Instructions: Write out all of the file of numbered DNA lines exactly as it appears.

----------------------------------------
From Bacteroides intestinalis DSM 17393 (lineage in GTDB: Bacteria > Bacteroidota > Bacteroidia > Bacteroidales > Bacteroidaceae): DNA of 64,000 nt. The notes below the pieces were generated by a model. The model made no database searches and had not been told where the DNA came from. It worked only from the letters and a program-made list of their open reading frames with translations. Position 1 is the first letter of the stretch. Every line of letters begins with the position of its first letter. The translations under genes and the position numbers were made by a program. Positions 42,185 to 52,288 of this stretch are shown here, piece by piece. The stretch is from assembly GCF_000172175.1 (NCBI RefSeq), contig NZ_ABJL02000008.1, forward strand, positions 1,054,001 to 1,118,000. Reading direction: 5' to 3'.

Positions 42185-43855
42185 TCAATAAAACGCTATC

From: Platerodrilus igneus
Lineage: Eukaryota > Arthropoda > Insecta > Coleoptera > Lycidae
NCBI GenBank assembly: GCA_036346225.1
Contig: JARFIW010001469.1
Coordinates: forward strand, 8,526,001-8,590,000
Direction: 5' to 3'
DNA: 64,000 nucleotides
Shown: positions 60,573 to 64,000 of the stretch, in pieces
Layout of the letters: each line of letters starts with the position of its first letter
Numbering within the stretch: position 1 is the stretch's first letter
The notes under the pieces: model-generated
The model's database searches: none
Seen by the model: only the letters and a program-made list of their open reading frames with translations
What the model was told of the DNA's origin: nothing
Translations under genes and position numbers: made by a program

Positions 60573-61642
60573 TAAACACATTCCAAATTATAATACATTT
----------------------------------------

From Bacteroides intestinalis DSM 17393 (lineage in GTDB: Bacteria > Bacteroidota > Bacteroidia > Bacteroidales > Bacteroidaceae): DNA of 64,000 nt. The notes below the pieces were generated by a model. The model made no database searches and had not been told where the DNA came from. It worked only from the letters and a program-made list of their open reading frames with translations. Position 1 is the first letter of the stretch. Every line of letters begins with the position of its first letter. The translations under genes and the position numbers were made by a program. Positions 42,185 to 52,288 of this stretch are shown here, piece by piece. The stretch is from assembly GCF_000172175.1 (NCBI RefSeq), contig NZ_ABJL02000008.1, forward strand, positions 1,054,001 to 1,118,000. Reading direction: 5' to 3'.

Positions 42185-43855
42185 TCAATAAAACGCTATC

From: Platerodrilus igneus
Lineage: Eukaryota > Arthropoda > Insecta > Coleoptera > Lycidae
NCBI GenBank assembly: GCA_036346225.1
Contig: JARFIW010001469.1
Coordinates: forward strand, 8,526,001-8,590,000
Direction: 5' to 3'
DNA: 64,000 nucleotides
Shown: positions 60,573 to 64,000 of the stretch, in pieces
Layout of the letters: each line of letters starts with the position of its first letter
Numbering within the stretch: position 1 is the stretch's first letter
The notes under the pieces: model-generated
The model's database searches: none
Seen by the model: only the letters and a program-made list of their open reading frames with translations
What the model was told of the DNA's origin: nothing
Translations under genes and position numbers: made by a program

Positions 60573-61642
60573 TAAACACATTCCAAATTATAATACATTT